Children are being held in "battery farm" conditions in young offender institutions because of government cuts, penal reformers have claimed.
They pointed to an increase in the use of restraint techniques to control young people as evidence that a hardline approach to youth justice was not working. Two children also died in prison service custody last month.
The attack by the Howard League followed a reduction by the Youth Justice Board (YJB) in the number of places in secure children's homes, viewed by reformers as the best way to rehabilitate young offenders.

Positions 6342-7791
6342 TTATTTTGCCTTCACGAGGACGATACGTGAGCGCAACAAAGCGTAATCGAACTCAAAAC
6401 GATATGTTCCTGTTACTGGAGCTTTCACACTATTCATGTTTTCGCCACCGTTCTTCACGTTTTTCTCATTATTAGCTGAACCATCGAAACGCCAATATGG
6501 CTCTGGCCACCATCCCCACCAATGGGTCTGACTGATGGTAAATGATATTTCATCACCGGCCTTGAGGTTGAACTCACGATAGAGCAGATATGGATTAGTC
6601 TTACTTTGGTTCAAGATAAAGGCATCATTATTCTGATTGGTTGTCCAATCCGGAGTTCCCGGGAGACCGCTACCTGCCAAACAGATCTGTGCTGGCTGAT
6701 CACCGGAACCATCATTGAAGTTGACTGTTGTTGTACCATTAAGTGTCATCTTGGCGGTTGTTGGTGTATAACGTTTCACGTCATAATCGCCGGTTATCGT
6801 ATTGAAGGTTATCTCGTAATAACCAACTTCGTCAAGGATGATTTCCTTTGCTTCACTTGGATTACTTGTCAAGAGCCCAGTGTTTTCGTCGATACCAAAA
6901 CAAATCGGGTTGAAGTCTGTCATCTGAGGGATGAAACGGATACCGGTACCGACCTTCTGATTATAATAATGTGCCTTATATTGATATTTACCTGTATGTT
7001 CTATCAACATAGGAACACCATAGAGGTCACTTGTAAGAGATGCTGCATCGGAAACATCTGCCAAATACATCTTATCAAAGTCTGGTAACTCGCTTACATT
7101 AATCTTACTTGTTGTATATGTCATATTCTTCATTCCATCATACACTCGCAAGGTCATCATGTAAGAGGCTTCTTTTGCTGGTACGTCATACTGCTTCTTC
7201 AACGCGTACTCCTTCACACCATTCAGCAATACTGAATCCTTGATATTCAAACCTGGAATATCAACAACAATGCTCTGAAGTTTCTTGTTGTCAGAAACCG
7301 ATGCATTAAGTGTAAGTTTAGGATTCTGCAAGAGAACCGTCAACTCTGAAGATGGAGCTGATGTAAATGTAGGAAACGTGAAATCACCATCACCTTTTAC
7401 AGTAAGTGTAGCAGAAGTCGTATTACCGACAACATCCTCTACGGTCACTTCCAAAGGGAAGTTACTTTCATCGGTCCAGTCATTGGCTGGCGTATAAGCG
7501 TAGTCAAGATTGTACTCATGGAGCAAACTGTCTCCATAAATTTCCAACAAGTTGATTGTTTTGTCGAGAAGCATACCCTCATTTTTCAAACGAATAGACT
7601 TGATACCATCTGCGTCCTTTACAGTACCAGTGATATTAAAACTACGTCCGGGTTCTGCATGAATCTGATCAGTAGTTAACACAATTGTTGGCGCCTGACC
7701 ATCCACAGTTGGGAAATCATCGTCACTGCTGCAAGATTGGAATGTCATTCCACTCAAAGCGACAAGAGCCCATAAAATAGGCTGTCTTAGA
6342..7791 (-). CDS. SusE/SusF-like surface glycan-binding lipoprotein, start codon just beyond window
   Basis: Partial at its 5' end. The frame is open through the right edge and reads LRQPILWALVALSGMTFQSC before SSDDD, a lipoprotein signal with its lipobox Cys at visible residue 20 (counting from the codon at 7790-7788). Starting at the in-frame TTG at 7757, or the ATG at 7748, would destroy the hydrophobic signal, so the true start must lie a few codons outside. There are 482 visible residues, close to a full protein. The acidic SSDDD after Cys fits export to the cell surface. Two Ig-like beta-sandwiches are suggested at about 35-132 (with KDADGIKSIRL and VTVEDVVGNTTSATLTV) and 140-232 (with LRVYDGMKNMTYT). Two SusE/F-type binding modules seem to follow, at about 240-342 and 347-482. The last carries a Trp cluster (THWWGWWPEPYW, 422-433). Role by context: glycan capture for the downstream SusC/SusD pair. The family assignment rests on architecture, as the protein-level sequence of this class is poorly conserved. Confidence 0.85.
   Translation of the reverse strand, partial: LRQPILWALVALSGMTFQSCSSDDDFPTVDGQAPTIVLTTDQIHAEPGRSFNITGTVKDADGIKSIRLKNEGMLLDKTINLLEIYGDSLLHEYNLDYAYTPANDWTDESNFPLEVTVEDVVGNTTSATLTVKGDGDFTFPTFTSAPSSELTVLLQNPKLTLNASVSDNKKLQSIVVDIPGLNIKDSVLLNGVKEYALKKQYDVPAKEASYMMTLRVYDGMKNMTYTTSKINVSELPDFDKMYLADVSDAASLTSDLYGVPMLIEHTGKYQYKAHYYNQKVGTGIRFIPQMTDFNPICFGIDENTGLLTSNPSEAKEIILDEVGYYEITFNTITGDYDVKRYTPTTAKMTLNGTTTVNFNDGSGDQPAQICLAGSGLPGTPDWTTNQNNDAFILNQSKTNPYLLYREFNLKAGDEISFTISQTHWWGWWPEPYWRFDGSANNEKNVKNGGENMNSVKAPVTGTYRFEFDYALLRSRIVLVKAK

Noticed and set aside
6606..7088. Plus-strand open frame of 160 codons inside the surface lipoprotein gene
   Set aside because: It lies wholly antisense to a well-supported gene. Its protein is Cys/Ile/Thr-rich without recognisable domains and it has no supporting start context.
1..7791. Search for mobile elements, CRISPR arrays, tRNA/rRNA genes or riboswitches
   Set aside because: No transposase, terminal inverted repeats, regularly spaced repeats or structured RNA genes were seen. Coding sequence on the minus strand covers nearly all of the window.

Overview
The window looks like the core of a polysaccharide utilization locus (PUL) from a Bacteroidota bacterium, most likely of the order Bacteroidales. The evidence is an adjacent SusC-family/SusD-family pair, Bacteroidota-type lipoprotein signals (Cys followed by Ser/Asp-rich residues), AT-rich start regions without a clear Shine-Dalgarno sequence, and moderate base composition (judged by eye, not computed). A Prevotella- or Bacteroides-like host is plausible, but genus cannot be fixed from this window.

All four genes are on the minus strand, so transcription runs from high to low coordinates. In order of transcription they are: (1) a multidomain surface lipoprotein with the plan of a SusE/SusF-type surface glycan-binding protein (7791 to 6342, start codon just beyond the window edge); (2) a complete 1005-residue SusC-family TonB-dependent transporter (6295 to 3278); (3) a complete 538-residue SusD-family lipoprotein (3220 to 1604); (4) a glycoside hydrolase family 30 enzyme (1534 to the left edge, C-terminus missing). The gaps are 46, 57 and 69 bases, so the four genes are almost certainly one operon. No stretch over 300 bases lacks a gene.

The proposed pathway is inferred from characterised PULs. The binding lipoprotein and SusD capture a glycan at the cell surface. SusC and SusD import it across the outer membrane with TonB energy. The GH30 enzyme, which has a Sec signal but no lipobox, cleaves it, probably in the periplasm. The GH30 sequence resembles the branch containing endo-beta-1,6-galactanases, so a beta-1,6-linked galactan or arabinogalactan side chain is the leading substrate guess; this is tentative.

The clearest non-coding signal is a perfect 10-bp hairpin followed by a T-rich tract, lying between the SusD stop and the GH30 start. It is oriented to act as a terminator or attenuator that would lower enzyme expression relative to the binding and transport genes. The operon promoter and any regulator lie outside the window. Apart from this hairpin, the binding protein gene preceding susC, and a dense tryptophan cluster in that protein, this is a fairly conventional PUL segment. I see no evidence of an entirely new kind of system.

The Howard League claimed that the move was driven by the pressure for cuts – a space in a children's home costs £211,000 a year compared with £55,000 a year for a young offender institution run by the prison service. Its chief executive, Frances Crook, said: "The battery farm model of young offender institutions, with hundreds of troubled children under one roof, is wholly inappropriate."
The YJB said the cuts in children's home spending was driven by the fall in numbers of young offenders in custody over the past five years.